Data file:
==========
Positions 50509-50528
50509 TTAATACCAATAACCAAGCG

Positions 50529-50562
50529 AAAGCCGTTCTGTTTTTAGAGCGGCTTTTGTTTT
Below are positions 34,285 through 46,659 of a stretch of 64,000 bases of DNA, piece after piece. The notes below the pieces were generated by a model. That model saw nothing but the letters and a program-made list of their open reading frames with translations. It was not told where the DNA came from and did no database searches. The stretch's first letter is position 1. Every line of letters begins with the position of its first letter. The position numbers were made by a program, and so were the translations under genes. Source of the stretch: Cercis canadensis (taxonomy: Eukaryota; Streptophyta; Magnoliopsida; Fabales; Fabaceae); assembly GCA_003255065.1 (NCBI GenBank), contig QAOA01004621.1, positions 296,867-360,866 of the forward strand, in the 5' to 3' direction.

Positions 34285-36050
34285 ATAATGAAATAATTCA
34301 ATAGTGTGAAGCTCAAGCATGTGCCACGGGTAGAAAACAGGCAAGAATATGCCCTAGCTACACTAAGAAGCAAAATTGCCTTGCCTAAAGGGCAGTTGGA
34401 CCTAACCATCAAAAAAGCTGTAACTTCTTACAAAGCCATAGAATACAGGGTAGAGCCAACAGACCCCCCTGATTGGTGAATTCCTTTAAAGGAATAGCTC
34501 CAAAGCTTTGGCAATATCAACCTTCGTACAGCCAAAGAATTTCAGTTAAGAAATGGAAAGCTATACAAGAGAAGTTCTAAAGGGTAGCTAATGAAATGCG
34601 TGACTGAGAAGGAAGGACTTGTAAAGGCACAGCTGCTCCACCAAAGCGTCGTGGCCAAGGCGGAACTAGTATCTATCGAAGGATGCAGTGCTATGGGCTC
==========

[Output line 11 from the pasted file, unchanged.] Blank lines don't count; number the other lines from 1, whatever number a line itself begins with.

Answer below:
34601 TGACTGAGAAGGAAGGACTTGTAAAGGCACAGCTGCTCCACCAAAGCGTCGTGGCCAAGGCGGAACTAGTATCTATCGAAGGATGCAGTGCTATGGGCTC